vi) Permanently being on your phone
One of the main gripes from the older generation is “all youngsters are permanently on their phones”. They claim we don’t have an idea of where we’re going; we aren’t in the moment and as a result, miss the important conversations and interactions of old.
There is certainly some logic to their thinking. Walk along your nearest high street, I guarantee their view of the world will probably match the majority of the reality. I’m not about to argue that. Instead, what I’m going to argue is that it’s not a bad thing.
Maybe there are some people out there who aren’t in the moment when they’re on their phone but I know I am not one. I don’t need my phone to survive, but it certainly helps. It’s how I keep up with affairs, it’s how I research local landmarks, and it’s how I stay in touch with friends I no longer live near. We live in a global age of communication; it would be absurd to consider living without a phone, even for a little time.
When I’m on my phone, I’m still aware of what is around me. In fact, I’d argue I’m more aware of what is around me. Walking into someone, or something, and I’d like to point out I’ve walked into many obstacles without being glued to my phone screen anyway, is an embarrassing moment and therefore one I tried to avoid at all costs. It’s possible I miss stuff, but then I would do that anyway whether I’m on my phone or not.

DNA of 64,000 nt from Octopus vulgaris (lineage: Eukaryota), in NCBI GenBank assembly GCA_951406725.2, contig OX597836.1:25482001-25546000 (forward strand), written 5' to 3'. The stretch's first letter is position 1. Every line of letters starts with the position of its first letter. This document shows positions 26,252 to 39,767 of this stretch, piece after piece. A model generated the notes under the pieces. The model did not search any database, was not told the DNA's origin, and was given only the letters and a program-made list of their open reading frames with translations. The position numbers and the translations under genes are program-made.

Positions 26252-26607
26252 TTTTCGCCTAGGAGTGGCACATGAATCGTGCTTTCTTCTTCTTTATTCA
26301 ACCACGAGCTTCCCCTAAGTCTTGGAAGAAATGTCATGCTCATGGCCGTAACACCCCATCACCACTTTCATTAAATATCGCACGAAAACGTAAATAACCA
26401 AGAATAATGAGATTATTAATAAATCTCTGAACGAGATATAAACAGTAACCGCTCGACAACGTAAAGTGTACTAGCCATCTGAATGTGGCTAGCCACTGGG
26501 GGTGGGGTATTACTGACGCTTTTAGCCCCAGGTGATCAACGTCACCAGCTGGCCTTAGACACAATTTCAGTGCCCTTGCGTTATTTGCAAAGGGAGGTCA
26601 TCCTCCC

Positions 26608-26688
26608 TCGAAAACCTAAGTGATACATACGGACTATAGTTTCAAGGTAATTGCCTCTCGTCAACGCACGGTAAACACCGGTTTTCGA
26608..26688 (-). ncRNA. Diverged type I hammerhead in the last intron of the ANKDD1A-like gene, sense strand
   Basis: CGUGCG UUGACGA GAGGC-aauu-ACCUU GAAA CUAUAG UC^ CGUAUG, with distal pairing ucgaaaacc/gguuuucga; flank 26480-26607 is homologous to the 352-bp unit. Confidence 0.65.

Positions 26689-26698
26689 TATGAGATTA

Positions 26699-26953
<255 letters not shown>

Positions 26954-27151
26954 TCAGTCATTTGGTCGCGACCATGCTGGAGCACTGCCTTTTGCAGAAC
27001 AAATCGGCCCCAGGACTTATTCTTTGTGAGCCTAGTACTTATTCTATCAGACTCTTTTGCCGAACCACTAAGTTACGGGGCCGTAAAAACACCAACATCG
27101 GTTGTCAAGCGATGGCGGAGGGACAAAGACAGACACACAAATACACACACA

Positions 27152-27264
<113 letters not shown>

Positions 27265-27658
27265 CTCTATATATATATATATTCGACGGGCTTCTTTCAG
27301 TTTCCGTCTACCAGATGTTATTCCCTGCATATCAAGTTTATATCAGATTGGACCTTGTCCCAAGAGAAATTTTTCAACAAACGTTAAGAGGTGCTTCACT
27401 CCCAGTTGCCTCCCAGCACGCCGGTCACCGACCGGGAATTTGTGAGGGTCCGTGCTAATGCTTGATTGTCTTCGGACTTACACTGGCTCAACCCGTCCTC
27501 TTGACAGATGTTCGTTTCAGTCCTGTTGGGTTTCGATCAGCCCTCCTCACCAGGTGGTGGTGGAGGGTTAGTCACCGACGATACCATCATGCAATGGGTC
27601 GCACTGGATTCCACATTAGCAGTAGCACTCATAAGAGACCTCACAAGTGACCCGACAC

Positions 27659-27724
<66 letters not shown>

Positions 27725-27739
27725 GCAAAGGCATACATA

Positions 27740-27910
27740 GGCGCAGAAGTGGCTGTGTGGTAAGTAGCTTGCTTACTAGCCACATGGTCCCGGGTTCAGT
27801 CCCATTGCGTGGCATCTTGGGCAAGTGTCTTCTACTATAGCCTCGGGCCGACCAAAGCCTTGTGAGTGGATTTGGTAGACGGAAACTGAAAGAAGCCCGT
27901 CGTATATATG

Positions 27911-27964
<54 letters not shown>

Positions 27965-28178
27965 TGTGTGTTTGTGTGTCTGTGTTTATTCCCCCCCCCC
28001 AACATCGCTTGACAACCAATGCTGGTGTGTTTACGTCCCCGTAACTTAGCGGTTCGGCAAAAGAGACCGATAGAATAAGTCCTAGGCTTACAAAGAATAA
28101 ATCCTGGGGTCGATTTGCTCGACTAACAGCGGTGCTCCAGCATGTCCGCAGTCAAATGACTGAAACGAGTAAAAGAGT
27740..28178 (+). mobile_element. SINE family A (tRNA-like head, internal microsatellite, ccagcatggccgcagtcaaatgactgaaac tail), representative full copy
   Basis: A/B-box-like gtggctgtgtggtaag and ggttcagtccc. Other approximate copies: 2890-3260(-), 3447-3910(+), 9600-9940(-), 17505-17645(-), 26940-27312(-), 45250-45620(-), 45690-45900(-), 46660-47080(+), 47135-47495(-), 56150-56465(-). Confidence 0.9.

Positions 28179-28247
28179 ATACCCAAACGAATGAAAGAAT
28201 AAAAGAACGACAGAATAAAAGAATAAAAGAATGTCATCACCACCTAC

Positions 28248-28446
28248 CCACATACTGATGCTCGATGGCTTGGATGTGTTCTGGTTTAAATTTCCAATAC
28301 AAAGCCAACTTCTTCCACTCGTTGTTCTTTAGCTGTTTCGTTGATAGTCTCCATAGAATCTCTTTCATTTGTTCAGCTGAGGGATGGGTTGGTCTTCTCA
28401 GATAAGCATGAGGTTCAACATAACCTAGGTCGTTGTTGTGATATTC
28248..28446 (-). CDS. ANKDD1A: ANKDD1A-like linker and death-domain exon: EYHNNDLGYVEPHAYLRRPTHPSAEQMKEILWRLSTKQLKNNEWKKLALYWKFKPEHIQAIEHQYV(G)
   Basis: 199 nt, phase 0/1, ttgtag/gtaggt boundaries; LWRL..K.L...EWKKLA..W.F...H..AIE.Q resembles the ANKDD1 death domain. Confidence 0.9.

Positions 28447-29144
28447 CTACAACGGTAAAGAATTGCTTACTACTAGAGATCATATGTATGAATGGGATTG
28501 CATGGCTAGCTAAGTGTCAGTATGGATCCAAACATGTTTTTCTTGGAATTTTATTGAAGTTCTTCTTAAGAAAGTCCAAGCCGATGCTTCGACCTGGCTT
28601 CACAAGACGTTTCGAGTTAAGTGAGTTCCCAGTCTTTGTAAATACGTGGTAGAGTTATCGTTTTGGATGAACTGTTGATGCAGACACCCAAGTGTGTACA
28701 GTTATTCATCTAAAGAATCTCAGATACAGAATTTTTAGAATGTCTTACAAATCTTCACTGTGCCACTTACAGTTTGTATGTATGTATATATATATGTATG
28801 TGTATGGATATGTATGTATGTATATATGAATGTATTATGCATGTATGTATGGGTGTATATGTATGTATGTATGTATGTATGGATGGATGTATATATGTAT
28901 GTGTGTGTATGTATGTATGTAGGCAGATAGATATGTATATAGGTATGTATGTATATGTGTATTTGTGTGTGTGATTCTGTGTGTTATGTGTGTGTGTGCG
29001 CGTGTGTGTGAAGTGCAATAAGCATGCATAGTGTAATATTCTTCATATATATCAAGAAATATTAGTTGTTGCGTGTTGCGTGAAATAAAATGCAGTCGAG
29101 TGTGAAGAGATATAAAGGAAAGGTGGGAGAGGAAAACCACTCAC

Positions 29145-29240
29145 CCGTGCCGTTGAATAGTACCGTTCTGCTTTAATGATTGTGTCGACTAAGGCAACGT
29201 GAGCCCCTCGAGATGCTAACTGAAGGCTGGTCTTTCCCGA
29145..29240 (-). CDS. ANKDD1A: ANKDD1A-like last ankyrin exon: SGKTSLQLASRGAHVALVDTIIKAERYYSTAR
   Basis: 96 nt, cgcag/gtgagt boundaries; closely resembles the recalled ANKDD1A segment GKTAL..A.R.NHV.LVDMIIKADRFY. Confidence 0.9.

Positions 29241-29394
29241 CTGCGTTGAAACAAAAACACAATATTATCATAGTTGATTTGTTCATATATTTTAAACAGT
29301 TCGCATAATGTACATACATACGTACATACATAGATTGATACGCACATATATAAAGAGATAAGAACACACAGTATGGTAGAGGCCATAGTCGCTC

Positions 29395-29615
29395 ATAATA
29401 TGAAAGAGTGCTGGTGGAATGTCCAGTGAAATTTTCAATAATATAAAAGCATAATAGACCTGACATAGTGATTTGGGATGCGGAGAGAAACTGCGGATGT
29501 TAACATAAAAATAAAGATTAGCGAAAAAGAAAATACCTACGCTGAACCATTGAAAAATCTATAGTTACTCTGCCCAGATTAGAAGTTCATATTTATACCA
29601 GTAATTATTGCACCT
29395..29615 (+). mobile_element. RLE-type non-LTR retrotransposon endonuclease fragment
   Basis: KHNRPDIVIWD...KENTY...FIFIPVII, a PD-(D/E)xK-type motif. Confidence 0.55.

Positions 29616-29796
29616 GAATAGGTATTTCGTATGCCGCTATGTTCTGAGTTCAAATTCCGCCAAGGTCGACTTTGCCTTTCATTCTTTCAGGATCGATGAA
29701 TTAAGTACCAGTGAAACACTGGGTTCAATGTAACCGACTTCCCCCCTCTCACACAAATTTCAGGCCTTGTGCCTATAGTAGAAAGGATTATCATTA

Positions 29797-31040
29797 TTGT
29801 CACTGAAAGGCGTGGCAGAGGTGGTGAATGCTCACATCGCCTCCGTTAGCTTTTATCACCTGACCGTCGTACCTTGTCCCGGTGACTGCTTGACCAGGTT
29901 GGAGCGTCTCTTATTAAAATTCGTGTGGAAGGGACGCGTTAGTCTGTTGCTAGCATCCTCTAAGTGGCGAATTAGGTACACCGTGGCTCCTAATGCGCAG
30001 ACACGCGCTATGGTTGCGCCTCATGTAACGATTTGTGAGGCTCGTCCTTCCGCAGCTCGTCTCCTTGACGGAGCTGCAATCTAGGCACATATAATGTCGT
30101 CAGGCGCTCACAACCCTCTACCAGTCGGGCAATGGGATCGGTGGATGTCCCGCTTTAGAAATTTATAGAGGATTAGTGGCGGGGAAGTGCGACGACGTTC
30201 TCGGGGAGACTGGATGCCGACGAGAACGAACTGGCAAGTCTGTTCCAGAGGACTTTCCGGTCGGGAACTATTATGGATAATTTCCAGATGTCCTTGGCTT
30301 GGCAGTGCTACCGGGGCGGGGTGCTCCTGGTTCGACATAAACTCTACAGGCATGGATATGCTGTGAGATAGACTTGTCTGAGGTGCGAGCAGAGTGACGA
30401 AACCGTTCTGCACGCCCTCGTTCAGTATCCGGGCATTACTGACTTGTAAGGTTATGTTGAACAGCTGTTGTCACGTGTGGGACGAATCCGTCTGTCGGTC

Do I really miss important conversations and interactions? Interactions between strangers were on the decrease before the mobile age anyway, and as addressed above, I’d argue I have more conversations now than I would do without my phone.
I just don’t see our increase in dependence on mobile phones a bad thing. It’s easy to say that they’re awful, melt our brains and stress us out too much – they are arguments we are used to hearing. Defending them is a lot harder. I could say they are intellectual, but then I know that for the majority of us they aren’t. I could say they’ve increased communication between people on other sides of the world, and I’m right, but doubters would always find some way to prove that that’s not as good as I say, child exploitation for example.
I agree it’s nice to have a few hours, days, away from it. But most of the time, a phone is a great way to communicate, explore and enjoy. So what if we are all glued to our screens while out and about, it doesn’t mean we aren’t aware of what is around us.